Health apps a boon or bane?

Health apps a boon or bane?
Highlights

A team of medics has split on health app benefits.Health apps have the potential to make a broad impact on the health of the general population, argues one expert, but another explains that there is not enough evidence to support such claims and suggests that health apps may even be harmful.

A team of medics has split on health app benefits.Health apps have the potential to make a broad impact on the health of the general population, argues one expert, but another explains that there is not enough evidence to support such claims and suggests that health apps may even be harmful.

Widely available on smartphones, health apps aim to encourage people to adopt healthy behaviours ranging from weight loss to physical activity and to help patients to manage conditions such as diabetes and high blood pressure.
Health apps have been around for more than 10 years and tens of thousands are available on smartphones, making them easy to access and use. Some have been shown to improve health outcomes and have great potential to reduce morbidity and mortality, argues Iltifat Husain, editor of iMedicalApps.com.
He notes two randomised controlled trials that have demonstrated that weight loss apps on traditional personal digital assistants increased compliance and improved weight loss when compared to traditional programmes.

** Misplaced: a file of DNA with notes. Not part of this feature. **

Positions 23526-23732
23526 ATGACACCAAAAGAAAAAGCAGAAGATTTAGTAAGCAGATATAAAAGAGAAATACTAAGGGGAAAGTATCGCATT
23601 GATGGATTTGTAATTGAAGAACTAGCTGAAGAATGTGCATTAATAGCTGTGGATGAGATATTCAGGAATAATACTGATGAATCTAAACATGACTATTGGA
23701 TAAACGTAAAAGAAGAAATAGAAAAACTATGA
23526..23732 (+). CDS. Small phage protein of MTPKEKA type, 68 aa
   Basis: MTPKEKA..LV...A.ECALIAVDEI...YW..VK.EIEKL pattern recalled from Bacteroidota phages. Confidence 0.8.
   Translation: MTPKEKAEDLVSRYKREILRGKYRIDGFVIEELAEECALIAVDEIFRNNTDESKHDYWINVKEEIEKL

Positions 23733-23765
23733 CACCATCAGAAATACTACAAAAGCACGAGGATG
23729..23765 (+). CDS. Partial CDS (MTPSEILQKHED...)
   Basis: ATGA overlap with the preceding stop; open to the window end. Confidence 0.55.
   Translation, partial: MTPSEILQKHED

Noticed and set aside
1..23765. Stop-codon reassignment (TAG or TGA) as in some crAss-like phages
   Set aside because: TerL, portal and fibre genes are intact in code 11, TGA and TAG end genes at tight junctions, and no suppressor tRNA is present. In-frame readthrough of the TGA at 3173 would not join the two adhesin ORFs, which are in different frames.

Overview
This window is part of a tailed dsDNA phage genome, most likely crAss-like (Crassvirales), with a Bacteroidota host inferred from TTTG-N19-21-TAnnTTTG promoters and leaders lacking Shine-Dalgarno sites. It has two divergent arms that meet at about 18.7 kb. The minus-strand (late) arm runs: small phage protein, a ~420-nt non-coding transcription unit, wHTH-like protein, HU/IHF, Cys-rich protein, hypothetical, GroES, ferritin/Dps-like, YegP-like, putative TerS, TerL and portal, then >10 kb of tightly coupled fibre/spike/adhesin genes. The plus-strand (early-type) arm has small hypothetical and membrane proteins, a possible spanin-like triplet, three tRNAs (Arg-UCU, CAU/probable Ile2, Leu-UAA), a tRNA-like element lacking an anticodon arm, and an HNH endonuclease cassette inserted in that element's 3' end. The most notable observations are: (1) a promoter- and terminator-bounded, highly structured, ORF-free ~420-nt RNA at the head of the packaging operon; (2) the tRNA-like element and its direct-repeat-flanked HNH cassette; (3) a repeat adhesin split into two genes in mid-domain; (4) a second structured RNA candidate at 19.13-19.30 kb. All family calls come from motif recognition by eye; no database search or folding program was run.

Despite no evidence of harm, there still may be drawbacks of using health apps and research has demonstrated some conflicting results, he adds. For example, research has shown that the fitness apps 'Fitbit' and 'Jawbone' accurately count users' steps and physical activity, but results did not find improved outcomes or exercise rates.
Many apps have not been tested and may not be useful or effective, he notes. He explains that the US Food and Drug administration only regulates apps that turn smartphones into medical devices so industry can sell untested apps or make unvalidated health claims.
In a second article, Des Spence, a general practitioner, argues that most health apps are mostly harmless and likely useless, but he warns of the rise of apps used alongside wearable devices that monitor heart rate, blood pressure and etc.
These are untested and unscientific, and play on the fears of an unhealthily health obsessed generation, he explains, adding that these can ignite extreme anxiety and medical harm through overdiagnosis of health conditions.
Medical technologies are already overused for magnetic resonance imaging and blood tests and people should be sceptical of more medical technology, he cautions.
The study appears in The BMJ.
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